Referring now to FIG. 13, an example method 1300 is shown to assemble the portable grill and position the cooking surface assembly over an open flame. Initially, at operation 1310, the user removes the portable grill elements from the compartmentalized carrying case and secures the anchoring pin into the ground with a hammer or pounding device. Next, at operation 1320, the user inserts the fourth sectional pipe of the support structure into the anchoring pin and proceeds to assemble the remaining support structure members. Next, at operation 1330, the user manipulates the adjustment collar to determine the vertical positioning of the cooking surface assembly relative to the fire. Next, at operation 1340, the user attaches the cable to the rotary unit housing and then attaches the rotary unit housing to the heat plate of the cooking surface assembly. Next, at operation 1350, the user places food on the cooking surface, wherein the cooking surface assembly can be swiveled over the open flame as desired.

Alternative example embodiments of the portable grill 100 are possible. For example, an alternative embodiment of a grill 1400 is shown in FIG. 14. The grill 1400 is similar to that of the grill 100, except that the grill 1400 includes telescoping features, as described below.

A first telescope aperture 1404 disposed along a longitudinal axis of the first sectional pipe 124 and a plurality of secondary telescope apertures 1405 disposed along a longitudinal axis of the second sectional pipe 126 allow for flexibility regarding an arm length 1420 extension or reduction. A desired arm length 1420 is established by securing the first sectional pipe 124 with respect to the second sectional pipe 126. This is achieved by moving the first sectional pipe 124 relative to the second sectional pipe 126 until the first telescope aperture 1404 of the first sectional pipe 124 is positioned at the desired one of the secondary telescope apertures 1405. Then, a rigid “U-shaped” telescope clip 1410 can be inserted through the telescope apertures 1404, 1405 to secure the first sectional pipe 124 to the second sectional pipe 126 at the desired relative length.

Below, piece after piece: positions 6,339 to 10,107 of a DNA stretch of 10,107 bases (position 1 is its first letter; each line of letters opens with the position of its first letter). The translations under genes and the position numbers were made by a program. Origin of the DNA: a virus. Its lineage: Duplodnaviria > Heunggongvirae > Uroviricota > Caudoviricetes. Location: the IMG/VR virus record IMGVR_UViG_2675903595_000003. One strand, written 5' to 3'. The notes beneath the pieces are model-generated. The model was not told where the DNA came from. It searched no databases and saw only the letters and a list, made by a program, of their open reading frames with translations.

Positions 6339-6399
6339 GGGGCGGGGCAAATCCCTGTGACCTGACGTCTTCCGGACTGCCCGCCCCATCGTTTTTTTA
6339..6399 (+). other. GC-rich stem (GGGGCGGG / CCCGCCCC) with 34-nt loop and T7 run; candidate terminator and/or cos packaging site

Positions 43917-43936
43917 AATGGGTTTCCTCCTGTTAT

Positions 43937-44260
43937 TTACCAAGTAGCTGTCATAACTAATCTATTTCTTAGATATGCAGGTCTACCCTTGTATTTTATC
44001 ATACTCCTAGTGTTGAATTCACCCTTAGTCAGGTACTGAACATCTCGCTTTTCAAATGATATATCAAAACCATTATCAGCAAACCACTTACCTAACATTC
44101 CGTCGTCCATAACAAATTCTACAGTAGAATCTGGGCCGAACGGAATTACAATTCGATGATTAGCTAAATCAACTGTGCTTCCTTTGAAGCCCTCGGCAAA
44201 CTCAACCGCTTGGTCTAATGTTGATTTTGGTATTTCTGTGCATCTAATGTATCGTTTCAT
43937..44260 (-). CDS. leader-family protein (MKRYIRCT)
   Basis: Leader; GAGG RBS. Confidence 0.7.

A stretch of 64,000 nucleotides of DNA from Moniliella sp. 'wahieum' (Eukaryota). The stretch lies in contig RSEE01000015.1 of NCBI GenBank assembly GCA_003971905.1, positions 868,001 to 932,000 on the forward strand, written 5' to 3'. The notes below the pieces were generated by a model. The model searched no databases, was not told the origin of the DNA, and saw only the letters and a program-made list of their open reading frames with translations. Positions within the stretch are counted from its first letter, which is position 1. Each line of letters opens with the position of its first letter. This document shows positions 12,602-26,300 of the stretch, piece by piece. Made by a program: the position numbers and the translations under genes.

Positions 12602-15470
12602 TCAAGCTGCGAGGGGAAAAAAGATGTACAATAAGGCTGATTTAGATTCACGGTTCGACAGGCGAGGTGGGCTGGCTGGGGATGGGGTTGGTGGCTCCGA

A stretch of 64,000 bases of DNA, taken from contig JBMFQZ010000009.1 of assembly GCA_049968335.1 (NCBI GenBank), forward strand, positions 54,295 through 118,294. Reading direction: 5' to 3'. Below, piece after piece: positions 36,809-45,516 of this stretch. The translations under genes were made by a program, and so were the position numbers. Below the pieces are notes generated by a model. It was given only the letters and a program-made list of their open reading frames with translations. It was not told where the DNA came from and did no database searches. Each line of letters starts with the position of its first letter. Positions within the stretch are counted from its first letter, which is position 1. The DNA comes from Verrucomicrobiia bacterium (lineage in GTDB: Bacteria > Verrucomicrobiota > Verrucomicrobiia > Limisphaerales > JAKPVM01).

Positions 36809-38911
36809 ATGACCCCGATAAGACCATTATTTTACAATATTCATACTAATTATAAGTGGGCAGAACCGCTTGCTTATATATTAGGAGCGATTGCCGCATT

Additionally, in the alternative embodiment of the grill 1400, assembly of the portable grill 100 and storage of the portable grill 100 in the carrying case 300 can be simplified by maintaining that the cable 154 (with elements handle 125, adjustment collar 120, first eye hook 118, second eye hook 112 and rotary unit housing 110 permanently coupled to the cable 154) is threaded at all times through the first sectional pipe end opening 152 and second sectional pipe slotted line aperture 122, respectively.